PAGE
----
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Go Back   Talk Budgies Forums > Budgie Talk > Budgie Breeding > Mutations and Genetics


Mutations and Genetics Learn about budgie genetics and the wide variety of mutations.

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Old 03-09-2009, 10:50 PM
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Default What does sex-linked mean?

Does sex-linked mean? Is it that only the male carries the gene? Even if the female shows the gene she doesn't carry it?

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Old 03-09-2009, 11:03 PM
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Sex linked usually refers to a gene that is carried on the X or Y chromosomes - the so called sex chromosomes. In humans, males have an X and a Y gene, females have two X genes. In BUDGIES, its the other way around. Females are XY and males are XX.

Without going into great detail, the Y gene is basically non-functional when we talk about genetic traits. So sex linked genes are carried on the X gene. A new baby ALWAYS gets an X chromosome from the father (could be any one of his two X chromosomes). If it gets another X from its mother, it will be a boy. If it gets a Y chromosome, it will be a girl.

Thats why for a female to display a sex linked gene, it only needs one X chromosome carrying the gene - since it only HAS one X chromosome. So if a father is an albino which is sex linked - lets call it XaXa (to represent albino), and the mother is NORMAL (lets say XnY) then we can work out the odds of a particular baby getting the genes and who might DISPLAY it. Below is a rough punnet square showing mum and dads genes, and all possible variations for the kids.

Mom --- Xn / Y
Dad - Xa XaXn XaY
----- Xa XaXn XaY

As you can see, all the BOYS will be XaXn - meaning they are normal appearing birds (Xn) SPLIT for albino (Xa). ALL the females are XaY - they are visual albinos.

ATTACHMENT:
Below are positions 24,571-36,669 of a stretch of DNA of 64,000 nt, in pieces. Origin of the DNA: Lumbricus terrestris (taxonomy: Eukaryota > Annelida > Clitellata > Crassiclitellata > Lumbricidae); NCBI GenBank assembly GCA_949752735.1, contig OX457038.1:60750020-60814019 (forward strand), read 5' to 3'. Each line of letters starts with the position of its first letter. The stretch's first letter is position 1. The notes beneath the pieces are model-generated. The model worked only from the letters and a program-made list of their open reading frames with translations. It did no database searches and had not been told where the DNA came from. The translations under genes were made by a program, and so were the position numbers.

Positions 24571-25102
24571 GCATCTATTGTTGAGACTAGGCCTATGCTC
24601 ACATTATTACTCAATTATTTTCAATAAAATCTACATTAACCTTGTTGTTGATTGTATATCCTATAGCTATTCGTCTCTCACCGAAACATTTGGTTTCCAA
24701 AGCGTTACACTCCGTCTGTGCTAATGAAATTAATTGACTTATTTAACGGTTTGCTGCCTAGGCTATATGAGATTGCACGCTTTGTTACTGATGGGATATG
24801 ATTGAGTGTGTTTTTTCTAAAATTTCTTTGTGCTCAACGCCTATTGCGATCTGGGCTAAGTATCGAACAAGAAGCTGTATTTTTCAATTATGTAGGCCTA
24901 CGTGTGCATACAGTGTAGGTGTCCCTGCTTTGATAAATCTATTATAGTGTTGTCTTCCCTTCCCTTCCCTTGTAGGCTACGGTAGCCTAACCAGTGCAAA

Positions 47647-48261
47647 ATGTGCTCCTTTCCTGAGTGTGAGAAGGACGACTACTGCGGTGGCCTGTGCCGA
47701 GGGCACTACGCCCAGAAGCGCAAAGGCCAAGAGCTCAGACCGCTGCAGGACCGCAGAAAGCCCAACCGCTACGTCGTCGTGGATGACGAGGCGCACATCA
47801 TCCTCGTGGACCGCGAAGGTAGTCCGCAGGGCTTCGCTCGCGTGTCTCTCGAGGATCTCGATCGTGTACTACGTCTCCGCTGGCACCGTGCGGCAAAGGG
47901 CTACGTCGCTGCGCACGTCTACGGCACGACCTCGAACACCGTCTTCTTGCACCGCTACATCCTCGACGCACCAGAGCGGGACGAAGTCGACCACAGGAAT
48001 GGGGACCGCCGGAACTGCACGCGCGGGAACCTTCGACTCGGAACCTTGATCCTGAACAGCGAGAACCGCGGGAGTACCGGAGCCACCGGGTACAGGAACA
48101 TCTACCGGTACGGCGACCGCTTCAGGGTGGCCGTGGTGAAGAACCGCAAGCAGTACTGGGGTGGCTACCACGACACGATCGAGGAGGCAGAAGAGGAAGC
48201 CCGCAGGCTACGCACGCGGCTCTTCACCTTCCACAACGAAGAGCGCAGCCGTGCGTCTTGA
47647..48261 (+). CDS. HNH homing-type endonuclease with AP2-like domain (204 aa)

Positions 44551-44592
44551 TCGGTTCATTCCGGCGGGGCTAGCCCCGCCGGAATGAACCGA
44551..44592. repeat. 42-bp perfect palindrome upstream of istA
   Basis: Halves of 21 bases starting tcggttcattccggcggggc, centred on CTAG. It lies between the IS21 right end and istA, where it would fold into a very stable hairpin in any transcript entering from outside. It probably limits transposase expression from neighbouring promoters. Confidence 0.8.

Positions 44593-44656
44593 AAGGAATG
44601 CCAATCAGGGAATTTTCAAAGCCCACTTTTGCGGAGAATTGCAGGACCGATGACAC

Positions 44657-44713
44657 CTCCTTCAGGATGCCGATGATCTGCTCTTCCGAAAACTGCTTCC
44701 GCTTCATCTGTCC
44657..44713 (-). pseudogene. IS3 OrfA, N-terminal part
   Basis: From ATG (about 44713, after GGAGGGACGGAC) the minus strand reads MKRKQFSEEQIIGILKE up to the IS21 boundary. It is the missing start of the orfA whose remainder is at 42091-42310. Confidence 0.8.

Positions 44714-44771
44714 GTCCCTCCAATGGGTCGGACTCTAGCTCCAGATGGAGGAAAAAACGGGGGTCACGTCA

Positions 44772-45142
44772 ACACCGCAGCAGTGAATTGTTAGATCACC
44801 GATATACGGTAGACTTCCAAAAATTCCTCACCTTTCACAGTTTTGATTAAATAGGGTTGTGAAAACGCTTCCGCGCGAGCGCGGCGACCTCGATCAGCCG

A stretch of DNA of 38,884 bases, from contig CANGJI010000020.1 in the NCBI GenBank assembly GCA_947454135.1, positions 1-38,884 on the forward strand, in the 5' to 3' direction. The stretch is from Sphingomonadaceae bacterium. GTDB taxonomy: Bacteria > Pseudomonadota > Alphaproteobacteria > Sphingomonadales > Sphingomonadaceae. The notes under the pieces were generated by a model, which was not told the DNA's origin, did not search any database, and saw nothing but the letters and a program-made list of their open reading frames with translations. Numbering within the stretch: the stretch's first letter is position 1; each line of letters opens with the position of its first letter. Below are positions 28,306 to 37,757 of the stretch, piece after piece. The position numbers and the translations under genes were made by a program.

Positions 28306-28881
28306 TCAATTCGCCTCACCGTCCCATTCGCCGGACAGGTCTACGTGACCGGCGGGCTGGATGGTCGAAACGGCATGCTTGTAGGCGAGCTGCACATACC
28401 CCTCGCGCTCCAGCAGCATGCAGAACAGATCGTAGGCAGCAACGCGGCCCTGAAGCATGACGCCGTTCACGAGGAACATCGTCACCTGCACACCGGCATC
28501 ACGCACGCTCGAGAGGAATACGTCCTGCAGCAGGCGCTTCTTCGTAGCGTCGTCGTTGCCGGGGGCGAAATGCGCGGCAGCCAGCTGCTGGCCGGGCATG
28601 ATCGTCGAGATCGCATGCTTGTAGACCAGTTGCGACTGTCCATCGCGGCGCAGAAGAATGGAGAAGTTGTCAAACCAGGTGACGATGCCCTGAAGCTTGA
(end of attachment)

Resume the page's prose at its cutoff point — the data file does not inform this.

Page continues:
Hope this makes sense for a basic intro to sex linkage!

Last edited by Guthwulf; 03-09-2009 at 11:05 PM.
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Old 03-10-2009, 05:10 AM
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Quote:
Originally Posted by Budgiebreeder11 View Post
Does sex-linked mean? Is it that only the male carries the gene? Even if the female shows the gene she doesn't carry it?
Just in case you find Xs & Ys confusing I'll try to explain without them.

The male can carry a sex linked gene either in a visual form or in a split form. A female can only carry it in a visual form.

If a sex-linked male is mated to a normal female his daughters will all be visually the sex-linked mutation and his sons will all only carry the gene as split.

If a sex-linked female is mated to a normal male all the male chicks will carry the gene as split but the females won't have the gene in any form

If a normal male that is split for the mutation is mated to a female that is the mutation visually about half of the chicks of both sexes will be the mutation visually, the other half of the male chicks will carry the mutation as split and the second half of the females will not have the mutation in any form
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Old 03-10-2009, 05:57 AM
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Cheers nev I can get a bit complicated sometimes lol. Forget how hard it was when i was first trying to get my head around it!
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Old 03-10-2009, 09:10 PM
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Thank you both for explaining the concept of a sex-linked gene. Both where a huge help.
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